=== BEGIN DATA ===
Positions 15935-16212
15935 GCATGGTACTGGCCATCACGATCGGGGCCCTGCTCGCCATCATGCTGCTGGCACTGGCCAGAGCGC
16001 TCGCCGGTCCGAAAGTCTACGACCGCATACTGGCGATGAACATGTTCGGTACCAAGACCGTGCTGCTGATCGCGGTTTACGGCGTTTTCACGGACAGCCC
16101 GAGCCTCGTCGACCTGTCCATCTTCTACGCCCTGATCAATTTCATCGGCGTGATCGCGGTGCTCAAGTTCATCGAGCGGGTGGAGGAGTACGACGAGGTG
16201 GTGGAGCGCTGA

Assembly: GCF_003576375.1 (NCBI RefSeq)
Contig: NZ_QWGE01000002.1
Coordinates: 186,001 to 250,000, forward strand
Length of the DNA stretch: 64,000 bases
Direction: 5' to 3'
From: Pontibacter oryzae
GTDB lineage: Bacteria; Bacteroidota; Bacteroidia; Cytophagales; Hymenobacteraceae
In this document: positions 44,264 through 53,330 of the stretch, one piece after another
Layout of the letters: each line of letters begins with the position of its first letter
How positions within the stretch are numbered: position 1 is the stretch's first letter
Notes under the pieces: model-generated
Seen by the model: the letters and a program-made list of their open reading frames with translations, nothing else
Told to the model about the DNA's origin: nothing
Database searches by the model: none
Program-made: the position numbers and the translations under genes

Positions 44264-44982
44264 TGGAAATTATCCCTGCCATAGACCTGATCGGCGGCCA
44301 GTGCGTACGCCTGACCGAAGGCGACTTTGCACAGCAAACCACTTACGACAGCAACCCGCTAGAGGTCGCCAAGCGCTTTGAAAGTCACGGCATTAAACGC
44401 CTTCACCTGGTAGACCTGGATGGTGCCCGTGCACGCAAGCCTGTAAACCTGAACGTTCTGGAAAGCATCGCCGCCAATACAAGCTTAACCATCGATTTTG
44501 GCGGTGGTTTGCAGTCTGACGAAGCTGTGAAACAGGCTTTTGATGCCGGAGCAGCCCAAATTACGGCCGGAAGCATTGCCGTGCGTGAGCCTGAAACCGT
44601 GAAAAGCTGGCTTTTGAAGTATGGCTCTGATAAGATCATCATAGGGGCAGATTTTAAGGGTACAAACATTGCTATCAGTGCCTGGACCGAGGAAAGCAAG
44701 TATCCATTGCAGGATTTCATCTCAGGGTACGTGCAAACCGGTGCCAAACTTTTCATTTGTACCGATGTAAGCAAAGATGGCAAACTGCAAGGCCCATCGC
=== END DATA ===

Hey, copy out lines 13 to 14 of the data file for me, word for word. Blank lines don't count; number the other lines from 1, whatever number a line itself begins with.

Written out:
In this document: positions 44,264 through 53,330 of the stretch, one piece after another
Layout of the letters: each line of letters begins with the position of its first letter